Guest blog post from Katherine Taylor, former CEO of Ovarian Cancer Action
I’ve recently had the pleasure of being a RVS steward in COVID-19 vaccination centres. My duties aren’t too taxing; I check people into the centre against an appointment list, or act as a human signpost. But it genuinely is a pleasure: the majority of people I meet are thrilled to be there; actively choosing to protect their own health and that of the collective community. These choices really are making a difference: the data is starting to show no reported COVID-19 deaths in most of the UK. Hearing that news on the radio, as I walked home after a shift, provoked an involuntary air punch, followed by an unexpected tear. Looking foolish in the street was worth it.
Working at the centres has made me think again about patient choice. It should be recognised that whilst we are all free as individuals to choose to be vaccinated or not, in reality those of us who decide not to may have our freedoms curtailed. I’m reminded that almost all our interactions with healthcare provision are set in motion by circumstances we don’t choose. At its most basic level, we go to the doctor when something isn’t right. Even the choices we make to protect our health stem from circumstances beyond our control. Eating a healthy diet, or taking exercise, for example, contribute to heart health. Sure, they make us feel good, but if eating chips whilst watching Netflix equally protected our hearts, would we be so keen on kale and working out?
We know our actions have consequences for our health but, leaving questions of preventative care aside, as patients we aren’t seeking help with our health because of situations we’ve chosen. From the beginning we feel out of control. We haven’t sought out the condition that’s come to live with us and change our way of life, whether temporarily or forever, mildly or severely. We haven’t chosen to be unwell or chosen to cede control. It’s been visited upon us.
Patients don’t choose illness and in some healthcare environments that is only the start of an experience where choices are withheld or can’t be made. This is not how the majority of us would seek to experience illness. We want to have options, to make choices, to be heard and equal partners in decision making. ‘Nothing about us without us’ was first coined by disability rights campaigners and it rings true for all patient communities.
It’s this patient advocacy that has the power to shape healthcare in its many guises and generate positive outcomes for patients and service providers alike. Treating this as an add-on, or a non-essential nice to have at the end of, for example, drug development, is an avoidable pitfall. There’s nothing wrong with asking patients to feedback about the literature that accompanies a medicine, but it’s not enough. Done well, patient engagement needs to be drilled right back to the foundations of a process. When I was Chief Executive of Ovarian Cancer Action, we were in constant dialogue with women affected by the disease and their families and supporters. We learned what women wanted from the scientific research we funded, by ensuring that patients shaped our research strategy in its development. Patients advised on protocols for trials, informed our policy work, and lent their compelling voices to awareness raising campaigns.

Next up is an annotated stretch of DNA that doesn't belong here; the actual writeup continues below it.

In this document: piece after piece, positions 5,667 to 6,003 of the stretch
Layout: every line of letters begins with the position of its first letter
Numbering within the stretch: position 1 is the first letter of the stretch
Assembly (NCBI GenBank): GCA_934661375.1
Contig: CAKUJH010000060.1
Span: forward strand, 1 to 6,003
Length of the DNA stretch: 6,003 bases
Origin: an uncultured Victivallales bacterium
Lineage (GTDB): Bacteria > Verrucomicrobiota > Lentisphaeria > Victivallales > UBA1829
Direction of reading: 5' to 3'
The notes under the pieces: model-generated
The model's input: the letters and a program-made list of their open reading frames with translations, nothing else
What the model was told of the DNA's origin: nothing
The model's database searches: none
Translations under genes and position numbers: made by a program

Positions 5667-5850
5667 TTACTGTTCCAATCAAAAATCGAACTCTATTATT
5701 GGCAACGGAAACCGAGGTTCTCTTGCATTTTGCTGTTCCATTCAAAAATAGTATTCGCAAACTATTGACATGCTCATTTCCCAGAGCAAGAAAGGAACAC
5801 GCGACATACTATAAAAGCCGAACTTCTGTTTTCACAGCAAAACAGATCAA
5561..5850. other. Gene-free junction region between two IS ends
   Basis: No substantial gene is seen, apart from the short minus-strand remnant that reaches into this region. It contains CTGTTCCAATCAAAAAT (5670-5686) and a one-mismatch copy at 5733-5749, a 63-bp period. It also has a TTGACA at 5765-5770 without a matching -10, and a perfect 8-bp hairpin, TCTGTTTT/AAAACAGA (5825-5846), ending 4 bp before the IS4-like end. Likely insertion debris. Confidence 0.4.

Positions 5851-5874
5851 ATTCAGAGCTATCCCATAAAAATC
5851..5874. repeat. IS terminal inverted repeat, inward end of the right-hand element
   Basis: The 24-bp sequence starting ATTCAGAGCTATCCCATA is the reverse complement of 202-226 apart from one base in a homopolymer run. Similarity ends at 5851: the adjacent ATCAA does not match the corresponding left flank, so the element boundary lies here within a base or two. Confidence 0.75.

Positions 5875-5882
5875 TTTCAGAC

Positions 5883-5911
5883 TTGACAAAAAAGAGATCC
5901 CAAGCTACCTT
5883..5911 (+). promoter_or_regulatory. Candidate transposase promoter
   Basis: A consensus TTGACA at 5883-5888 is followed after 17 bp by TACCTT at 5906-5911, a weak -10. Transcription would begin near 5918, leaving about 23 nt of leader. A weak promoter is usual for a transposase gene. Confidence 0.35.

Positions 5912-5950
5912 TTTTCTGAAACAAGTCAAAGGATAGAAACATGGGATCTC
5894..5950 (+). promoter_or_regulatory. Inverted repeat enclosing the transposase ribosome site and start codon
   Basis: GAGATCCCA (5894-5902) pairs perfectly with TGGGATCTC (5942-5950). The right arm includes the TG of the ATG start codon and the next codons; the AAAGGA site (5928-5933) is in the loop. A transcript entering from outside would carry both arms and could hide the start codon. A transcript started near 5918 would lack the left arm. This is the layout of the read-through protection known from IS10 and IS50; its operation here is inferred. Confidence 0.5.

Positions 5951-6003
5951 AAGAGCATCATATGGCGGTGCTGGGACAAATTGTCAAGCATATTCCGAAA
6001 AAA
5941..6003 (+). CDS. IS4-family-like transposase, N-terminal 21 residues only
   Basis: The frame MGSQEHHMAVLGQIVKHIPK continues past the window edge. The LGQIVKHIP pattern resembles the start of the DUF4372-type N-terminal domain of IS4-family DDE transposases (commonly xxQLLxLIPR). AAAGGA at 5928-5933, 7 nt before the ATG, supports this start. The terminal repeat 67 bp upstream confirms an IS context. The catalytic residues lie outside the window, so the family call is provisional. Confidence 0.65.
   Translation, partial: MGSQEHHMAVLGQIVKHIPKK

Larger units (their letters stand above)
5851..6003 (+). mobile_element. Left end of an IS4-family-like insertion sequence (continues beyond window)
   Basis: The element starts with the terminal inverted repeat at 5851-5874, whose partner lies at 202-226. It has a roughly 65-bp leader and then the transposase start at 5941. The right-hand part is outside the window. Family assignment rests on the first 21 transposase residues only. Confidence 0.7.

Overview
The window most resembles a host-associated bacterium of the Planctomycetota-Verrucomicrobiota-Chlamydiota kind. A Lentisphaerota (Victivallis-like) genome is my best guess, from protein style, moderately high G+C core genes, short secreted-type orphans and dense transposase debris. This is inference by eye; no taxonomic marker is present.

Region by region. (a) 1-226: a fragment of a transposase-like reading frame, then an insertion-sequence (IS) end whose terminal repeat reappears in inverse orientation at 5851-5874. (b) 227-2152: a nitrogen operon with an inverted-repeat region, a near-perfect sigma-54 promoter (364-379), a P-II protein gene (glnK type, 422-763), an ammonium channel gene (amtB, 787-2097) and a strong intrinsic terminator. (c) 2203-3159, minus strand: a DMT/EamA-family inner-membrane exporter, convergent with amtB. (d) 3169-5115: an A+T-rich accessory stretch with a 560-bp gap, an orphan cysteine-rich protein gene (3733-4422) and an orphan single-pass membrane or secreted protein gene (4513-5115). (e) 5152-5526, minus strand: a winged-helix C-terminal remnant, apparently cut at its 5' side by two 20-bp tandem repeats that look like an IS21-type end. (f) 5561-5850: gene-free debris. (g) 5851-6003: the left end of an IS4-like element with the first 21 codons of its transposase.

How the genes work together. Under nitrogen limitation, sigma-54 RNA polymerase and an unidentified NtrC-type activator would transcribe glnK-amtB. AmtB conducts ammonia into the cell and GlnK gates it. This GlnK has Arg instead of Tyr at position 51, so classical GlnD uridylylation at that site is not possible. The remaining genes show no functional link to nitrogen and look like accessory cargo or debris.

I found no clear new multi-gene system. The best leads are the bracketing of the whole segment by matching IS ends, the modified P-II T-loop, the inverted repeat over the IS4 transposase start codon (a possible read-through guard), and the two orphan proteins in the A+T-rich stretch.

Medical research charities are powerful patient advocates, driving thought leadership and sharing skills and insights into harnessing this advocacy to bring positive benefits, both to patients and to the work the charities fund. It’s worth pointing out that patient advocacy is not homogenous: patients are, foremost, people, with multiple individual outlooks, requirements and values. Many commercial organisations are now also embracing the power of patient advocacy so they can understand how their services and products will be most relevant. Herein lies the virtuous circle: the most successful products are the ones that speak most eloquently to patient need. Without listening to patients, and understanding their choices, providers miss an opportunity to understand fully what that patient need is.
When we, as patients, are faced with illness that we haven’t chosen, we are hungry to build choices back into our lives. The choices open to us become more relevant and rich when healthcare options have been informed by robust patient advocacy.
—Katherine Taylor was CEO of Ovarian Cancer Action from 2015 to 2018 and is now a consultant for government affairs and patient engagement
Patient involvement creates a virtuous circle. Have you experienced this through your work? Tell us in the comments below